Exclusive Review: Border Town #4 Comes Together To Tear It Apart

***This is an exclusive review, this issue will be available on 12/5/18***

writer: Eric M Esquivel / artists: Ramon Villalobos & Tamra Bonvillain / DC / Vertigo Comics


In previous reviews, I’ve remarked that if this series was in lesser hands, the symbolism and language invoked here would be cause for concern. For example, the final line of the latest issue – “It’s a goddamn full-blown Mexican invasion!” – could be read as a provocatively worded stunt.

Stripped of any frame of reference, this pull quote might seed reasonable doubt as to whether the team on this book knows what they’re doing. In this case I’m speaking hypothetically, because anyone who’s read this far in Vertigo’s highly-acclaimed new series has no doubt in Team Border Town’s control of their narrative.


At every turn, the aforementioned union of Ramon Villalobos, Eriq Esquivel, and Tamra Bonvillain reject leaving the heavy lifting of their story to easy archetypes. In addition to having to develop a cast of characters from the ground up at the speed of a monthly comic schedule, they’ve made sure that none of the prime movers and shakers in this tale are two-dimensional.

Consider the reductive phrase ‘Mexican invasion’ – meant to diminish human beings into ‘The Other’. Frank, Aimi, and Quinteh’s ‘origin stories’ so far have shown the limits of that lie. This issue, the fourth member of the group gets her spotlight to do the same.

This got me in my feelings: the warm orange tones of the ‘meet-cute’ memory for Julietta’s parents linger on the skin of her mother and in the glasses of her father in the final panel of this page.


Ximena de Mercado & Jose Quevado crossed the border into America seeking opportunities to provide for their growing family. Unfortunately, as a child of undocumented immigrants Julietta Quevado lives a life of restrictions. Any opportunity she’s eligible for could potentially endanger her entire family’s status in America….and that was before she shot a cop.

By opening on this story, Border Town yet again puts a human face – and cost – on the rhetoric surrounding immigration. Even for those who make it in, what awaits them? Blending in without being accepted? Suppressing your full potential in order to remain safe? Our Afro-Latino heroine finds a kindred spirit in classmate Aimi Ramirez, but Julietta is under the kind of stress that often results in supervillains.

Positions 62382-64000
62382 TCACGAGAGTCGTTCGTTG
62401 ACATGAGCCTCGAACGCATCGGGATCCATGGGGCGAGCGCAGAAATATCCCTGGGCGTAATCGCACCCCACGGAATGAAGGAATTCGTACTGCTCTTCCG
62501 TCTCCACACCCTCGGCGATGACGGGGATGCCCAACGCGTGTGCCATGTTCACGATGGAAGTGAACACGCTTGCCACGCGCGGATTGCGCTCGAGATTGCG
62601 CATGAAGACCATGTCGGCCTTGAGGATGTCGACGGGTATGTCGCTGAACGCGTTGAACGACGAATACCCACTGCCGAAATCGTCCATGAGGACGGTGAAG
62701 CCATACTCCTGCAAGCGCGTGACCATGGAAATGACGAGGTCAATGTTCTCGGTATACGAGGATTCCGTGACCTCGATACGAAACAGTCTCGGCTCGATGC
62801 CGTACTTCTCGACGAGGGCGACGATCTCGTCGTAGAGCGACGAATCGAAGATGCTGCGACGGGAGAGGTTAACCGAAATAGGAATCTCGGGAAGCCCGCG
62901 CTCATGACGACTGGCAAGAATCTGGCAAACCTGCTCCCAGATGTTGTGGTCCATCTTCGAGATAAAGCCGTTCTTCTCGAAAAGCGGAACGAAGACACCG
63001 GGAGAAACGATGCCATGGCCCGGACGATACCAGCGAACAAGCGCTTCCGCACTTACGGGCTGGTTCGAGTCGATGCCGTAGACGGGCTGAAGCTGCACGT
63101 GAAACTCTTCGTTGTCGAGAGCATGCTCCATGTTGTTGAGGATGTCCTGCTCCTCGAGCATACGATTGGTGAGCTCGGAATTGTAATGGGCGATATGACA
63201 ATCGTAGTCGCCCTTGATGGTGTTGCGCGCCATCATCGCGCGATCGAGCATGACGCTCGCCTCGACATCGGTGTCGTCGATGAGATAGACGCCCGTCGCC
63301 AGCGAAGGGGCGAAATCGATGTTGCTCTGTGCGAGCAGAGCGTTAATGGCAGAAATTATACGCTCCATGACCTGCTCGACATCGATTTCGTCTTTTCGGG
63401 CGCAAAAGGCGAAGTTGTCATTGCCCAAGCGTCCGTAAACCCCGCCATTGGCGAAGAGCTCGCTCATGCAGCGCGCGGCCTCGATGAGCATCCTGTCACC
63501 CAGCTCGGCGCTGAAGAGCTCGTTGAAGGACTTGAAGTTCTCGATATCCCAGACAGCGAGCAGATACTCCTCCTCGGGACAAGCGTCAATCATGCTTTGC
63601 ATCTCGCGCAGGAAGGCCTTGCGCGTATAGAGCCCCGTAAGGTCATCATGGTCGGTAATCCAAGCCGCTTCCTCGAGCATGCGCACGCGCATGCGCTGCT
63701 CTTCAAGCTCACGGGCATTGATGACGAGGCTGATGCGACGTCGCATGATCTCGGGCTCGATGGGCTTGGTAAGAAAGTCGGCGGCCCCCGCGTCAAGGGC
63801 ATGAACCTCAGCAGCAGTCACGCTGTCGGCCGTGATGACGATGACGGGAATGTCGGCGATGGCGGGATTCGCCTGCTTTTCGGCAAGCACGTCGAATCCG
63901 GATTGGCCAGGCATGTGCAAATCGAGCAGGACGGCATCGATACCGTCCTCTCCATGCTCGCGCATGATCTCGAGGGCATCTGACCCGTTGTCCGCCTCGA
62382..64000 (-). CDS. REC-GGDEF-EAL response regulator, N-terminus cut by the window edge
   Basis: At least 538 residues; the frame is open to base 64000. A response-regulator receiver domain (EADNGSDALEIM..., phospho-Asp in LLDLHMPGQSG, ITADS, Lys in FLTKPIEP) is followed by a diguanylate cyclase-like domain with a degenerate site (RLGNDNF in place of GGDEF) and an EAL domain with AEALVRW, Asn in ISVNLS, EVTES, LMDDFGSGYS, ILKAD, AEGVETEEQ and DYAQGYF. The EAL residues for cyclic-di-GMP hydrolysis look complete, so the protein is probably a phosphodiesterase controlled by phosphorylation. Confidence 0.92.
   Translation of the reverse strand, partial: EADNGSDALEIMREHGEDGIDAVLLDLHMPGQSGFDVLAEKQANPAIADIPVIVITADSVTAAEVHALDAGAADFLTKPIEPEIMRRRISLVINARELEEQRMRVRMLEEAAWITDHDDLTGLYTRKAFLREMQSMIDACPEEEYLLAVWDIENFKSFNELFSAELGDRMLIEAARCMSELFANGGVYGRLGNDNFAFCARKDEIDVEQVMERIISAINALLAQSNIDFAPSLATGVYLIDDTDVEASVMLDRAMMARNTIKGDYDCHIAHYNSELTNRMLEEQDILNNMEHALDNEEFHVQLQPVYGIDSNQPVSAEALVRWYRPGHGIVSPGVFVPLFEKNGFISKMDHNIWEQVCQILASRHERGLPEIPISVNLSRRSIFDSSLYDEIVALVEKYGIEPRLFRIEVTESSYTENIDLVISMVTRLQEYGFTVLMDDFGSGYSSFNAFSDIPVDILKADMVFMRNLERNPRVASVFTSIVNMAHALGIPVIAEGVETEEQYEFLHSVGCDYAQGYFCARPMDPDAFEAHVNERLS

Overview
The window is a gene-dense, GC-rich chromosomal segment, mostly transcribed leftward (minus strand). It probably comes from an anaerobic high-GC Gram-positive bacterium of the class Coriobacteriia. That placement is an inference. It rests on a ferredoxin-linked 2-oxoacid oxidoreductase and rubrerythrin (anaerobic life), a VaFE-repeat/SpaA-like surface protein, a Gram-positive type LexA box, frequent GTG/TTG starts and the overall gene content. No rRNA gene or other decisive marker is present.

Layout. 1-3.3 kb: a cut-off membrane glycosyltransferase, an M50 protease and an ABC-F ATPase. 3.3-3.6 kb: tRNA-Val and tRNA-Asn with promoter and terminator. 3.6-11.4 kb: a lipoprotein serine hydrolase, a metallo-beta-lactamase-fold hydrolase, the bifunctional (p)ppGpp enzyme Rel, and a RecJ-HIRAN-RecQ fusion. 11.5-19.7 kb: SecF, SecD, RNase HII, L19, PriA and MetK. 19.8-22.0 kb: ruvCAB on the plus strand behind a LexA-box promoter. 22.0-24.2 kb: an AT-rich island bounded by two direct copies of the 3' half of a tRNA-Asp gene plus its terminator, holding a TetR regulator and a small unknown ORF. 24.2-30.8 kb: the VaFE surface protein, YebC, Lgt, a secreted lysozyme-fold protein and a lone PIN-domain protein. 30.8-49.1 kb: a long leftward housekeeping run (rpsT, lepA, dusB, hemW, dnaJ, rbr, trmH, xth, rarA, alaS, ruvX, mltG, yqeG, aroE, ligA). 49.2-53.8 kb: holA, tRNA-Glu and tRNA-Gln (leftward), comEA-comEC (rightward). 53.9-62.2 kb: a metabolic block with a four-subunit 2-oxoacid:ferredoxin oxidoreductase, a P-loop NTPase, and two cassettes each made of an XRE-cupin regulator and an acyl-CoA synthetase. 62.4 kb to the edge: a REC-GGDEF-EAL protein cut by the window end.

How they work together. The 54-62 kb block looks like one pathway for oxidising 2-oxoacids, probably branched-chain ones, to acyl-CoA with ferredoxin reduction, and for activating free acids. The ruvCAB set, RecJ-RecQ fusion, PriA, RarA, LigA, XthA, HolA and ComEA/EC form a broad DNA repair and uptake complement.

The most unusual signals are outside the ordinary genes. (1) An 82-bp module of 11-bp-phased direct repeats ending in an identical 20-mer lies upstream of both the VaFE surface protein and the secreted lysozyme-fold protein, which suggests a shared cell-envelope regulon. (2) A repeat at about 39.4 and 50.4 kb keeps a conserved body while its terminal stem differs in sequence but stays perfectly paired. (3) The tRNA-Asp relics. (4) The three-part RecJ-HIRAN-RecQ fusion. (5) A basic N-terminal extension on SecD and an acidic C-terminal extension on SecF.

Did I not tell you that Border Town knows what it’s about?


Speaking of supervillains, a mandatory school assembly for our protagonists introduces a self-styled antagonist. It will surprise no one that he speaks the inflammatory final line of this issue, but Julietta provides revealing commentary beneath his rhetoric. Neo-Nazi Blake has also been weaponized by hate. In the wake of his last encounter with our heroes, his poisonous ideology has been stripped to the bone…along with his dermal layer.

Through all this, Border Town manages to give faces and focus to its villains without ever stooping to ‘both sides’ arguments or ‘whataboutism’. The antagonists have their own flaws, but sought power as a solution to their problems.


Readers can probably guess at what happens when Blake and the gang cross paths again. Border Town promised teenagers versus a supernatural incursion and here’s where it begins to deliver in bulk. So much the better — Villalobos and Bonvillain continue to flex their artistic muscle, and the final act points in a curious direction concerning Frank’s origin. Also Julietta has had it with borders and restrictions and I can’t wait for you to see how that is conveyed.

As a comic fan on a budget, I empathize with those who are waiting out a proper collection of Border Town. ‘Trade-wait’ or issue by issue, show up and show out for this book however you’re able. It’s a testament that even when the series signals what direction it’s headed in, that the route its creative staff take to get there is a breath of fresh air. The only reason I find myself giving this installment less than a perfect score is it does its job too well. I’ve been rereading in the deluded hope that somehow the book will have grown more pages since the last time I flipped through them.

9 Quinteh Luchadore Masks out of 10

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